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Article 1: An interview with Claire Russ
Published in Dance UK News in British Association of Choreographers Journal 1999

A lighthearted look at the choreographer.
Read Full Text below or <download>

Choreographers' Notes - Claire Russ is interviewed

What influenced your decision to become a choreographer?
I have always had a deep love of the human body and its expressivity. That's it really. I had an early infatuation with Margot Fonteyn and enjoyed choreographing dances for pantomimes when I was thirteen. I never cared about the stories of ballets but I was obsessed with the physicality and musicality. Later on the experience of different cultures stimulated me. Once I danced for two weeks with old Chinese women on a mountainside in North East China; it was as if a cluttered palate of cultural conventions was cleared and a deeper response was available to me. In 1986, just before I decided to choreograph I worked in an economic consultancy doing research in commodity markets worldwide. That clarified things!

Did you have any strong role models in your developing years? Who?
All my years are developing years! Two role models were Mathilde Monnier and Rui Horta, who I first met through the Place Theatre's Turning World' season of dance. I subsequently saw both of them at work and particularly Rui Horta taught me how to lead a choreographic process generously. Belgian choreographer Alain Platel, and German choreographer Susanne Linke have also been important influences and like many others, I revere Pina Bausch.

What has been the high point of your career to date?
Doing my lipstick next to Shirley Bassey in the cloakroom at Windsor Castle at the first 'Cool Britannia' reception for artists given recently by the Queen. No question! - I also had a brief exchange with Michael Caine - and heard him say "Hullo, my name's Michael Caine" for real.

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What is the most difficult aspect of your job?
Creation itself - the work takes place on so many levels. Working out what's going on conceptually, inspiring the dancers, steering the whole project, and squeezing a three-month process into nine weeks. These are also undoubtedly the best times of my life.

What are you most grateful to when working?
Dancers and collaborators. The deep life of a work is formed collaboratively.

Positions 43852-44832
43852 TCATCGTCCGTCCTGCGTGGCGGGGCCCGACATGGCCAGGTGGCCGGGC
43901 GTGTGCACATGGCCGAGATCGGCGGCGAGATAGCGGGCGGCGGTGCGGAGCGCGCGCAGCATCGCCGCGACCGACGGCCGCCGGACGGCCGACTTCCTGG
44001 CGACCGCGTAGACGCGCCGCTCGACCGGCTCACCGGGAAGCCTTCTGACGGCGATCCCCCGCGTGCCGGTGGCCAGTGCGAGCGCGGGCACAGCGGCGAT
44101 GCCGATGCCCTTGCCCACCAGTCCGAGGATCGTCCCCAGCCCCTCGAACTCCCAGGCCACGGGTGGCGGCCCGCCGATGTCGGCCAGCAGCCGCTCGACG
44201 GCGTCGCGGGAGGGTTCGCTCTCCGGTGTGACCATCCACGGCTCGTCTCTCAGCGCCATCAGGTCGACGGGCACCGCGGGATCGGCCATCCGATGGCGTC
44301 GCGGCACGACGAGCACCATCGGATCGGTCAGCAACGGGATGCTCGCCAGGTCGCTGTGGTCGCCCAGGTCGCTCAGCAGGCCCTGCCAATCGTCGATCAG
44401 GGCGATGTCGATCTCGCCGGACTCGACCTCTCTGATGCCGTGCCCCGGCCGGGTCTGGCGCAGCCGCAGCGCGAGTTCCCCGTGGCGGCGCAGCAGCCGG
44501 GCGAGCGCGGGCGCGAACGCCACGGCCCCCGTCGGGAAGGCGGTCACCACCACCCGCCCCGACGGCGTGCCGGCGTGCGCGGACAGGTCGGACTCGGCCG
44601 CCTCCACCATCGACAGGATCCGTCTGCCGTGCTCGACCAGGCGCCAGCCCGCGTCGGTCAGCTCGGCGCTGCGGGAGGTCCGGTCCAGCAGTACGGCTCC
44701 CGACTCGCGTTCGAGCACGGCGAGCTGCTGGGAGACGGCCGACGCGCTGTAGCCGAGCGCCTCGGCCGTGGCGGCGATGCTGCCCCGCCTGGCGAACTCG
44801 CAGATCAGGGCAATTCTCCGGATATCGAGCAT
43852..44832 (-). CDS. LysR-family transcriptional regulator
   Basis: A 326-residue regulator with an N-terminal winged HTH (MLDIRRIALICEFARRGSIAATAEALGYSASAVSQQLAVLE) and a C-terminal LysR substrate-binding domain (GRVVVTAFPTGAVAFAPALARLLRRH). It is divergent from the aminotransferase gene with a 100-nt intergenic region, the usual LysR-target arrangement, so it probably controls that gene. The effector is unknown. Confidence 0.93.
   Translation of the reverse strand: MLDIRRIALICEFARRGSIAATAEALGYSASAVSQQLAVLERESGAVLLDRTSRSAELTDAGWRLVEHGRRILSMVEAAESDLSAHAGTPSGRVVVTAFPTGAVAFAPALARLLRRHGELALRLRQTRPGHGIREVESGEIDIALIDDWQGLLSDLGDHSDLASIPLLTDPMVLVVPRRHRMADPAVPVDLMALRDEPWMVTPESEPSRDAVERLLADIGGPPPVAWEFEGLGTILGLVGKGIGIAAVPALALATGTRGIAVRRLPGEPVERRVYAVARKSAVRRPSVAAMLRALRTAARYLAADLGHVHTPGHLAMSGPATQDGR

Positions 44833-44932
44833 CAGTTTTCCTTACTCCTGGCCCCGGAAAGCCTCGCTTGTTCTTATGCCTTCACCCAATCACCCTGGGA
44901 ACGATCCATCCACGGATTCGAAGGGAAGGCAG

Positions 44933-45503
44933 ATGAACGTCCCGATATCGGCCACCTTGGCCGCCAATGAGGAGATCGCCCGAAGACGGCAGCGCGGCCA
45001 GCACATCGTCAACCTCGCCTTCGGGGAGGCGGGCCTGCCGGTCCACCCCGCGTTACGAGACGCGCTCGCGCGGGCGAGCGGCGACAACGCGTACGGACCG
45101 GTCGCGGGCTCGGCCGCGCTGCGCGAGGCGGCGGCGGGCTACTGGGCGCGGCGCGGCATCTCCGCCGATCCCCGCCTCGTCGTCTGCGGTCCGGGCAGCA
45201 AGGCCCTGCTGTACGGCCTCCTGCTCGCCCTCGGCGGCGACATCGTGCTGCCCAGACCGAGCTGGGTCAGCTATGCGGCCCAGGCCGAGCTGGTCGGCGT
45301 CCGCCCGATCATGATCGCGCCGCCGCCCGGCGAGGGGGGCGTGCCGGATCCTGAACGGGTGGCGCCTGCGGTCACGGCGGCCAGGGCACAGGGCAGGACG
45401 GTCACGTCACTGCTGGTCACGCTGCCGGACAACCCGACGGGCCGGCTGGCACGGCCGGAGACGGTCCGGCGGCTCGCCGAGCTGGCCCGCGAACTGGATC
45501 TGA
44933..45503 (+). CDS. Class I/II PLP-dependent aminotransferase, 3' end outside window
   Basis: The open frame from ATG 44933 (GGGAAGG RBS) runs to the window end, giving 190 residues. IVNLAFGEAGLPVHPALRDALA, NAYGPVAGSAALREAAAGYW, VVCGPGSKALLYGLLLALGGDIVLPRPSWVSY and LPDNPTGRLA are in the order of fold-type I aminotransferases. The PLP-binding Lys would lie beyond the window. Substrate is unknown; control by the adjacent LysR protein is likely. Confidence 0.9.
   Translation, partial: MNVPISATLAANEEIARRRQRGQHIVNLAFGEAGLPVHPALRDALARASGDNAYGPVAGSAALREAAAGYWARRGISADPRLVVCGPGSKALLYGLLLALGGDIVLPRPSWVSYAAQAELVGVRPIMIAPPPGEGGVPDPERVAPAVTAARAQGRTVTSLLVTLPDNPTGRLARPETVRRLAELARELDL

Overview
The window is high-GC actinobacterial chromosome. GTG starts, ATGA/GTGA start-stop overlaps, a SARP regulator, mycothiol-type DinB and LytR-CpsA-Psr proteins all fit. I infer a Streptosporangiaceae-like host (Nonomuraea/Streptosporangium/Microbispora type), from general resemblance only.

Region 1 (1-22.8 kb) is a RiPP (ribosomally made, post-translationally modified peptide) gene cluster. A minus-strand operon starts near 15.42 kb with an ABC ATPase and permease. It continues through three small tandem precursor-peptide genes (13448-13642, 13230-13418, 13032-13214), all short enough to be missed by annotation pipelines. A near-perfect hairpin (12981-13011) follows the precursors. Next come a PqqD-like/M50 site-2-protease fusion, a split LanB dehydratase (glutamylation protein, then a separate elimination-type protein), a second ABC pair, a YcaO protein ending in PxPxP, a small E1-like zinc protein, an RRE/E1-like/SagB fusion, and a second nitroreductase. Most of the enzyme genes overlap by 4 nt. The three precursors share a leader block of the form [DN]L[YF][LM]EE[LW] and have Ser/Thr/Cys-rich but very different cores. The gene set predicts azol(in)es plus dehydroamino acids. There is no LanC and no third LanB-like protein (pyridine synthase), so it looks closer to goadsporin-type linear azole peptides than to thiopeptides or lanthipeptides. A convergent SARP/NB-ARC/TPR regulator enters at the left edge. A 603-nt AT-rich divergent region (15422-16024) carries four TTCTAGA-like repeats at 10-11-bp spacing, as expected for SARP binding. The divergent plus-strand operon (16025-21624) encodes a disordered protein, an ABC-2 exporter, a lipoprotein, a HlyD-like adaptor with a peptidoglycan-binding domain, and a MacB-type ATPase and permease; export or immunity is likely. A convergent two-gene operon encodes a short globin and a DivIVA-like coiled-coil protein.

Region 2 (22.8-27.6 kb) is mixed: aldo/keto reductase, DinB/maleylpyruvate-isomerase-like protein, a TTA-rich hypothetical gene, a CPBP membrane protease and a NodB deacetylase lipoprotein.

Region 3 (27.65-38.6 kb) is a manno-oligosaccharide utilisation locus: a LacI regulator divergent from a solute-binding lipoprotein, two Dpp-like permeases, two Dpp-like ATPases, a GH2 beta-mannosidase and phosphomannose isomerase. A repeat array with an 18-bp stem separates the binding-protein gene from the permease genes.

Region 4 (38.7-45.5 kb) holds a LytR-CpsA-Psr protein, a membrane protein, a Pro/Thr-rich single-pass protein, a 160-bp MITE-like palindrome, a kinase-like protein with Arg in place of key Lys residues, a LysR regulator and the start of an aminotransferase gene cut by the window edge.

What sort of work would you like to do in the future?
Interesting work that raises new enquiry.

What single thing would improve your working life?
Access to a Swiss Bank Account with cash for creation and for living in it. Dance is a romance industry and a low paid profession.

Your current favourite work of art?
Anish Kapoor 'Iris' - part of his Hayward Gallery exhibition. 'Iris' is an oval shaped vibrant blue pigmented, powdery cavern extending 8ft back into a recess. The colour is so vibrant that it creates an invisible wall between you and its depths and at first you think you are looking at a flat blue oval shape. Gradually your eyes start to take in subtle gradations in colour, curve and perspective. If you move to one side you begin to sense a structure to the curves and beyond it a hole. It attracts like a black hole. I had the sensation of wanting to fall into it. The entire exhibition was superb exploring perceived boundaries and depths created with colour, form and light.

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Your most embarrassing moment?
Not recognising Chris Smith at a function recently. I saw him at first from the side and thought he was a violinist that I knew. I asked him if he was still playing for the London Philharmonic. Then I heard him introduced to some one else and realised he was secretary of state for culture. He looks so different in real life.

How would you like to die?

Claire Russ is an independent choreographer and Artistic Director of the Claire Russ Ensemble. Trained at the Laban Centre, London. Early influences were Graham technique and release work and latterly various European dance theatre practices. She is currently creating a series of duets [B&B]4 in collaboration with French choreographer Anne Marie Pascoli. Other recent work is for Foreign Bodies Dance Theatre, Anjali Dance Company, and Sir Paul McCartney.

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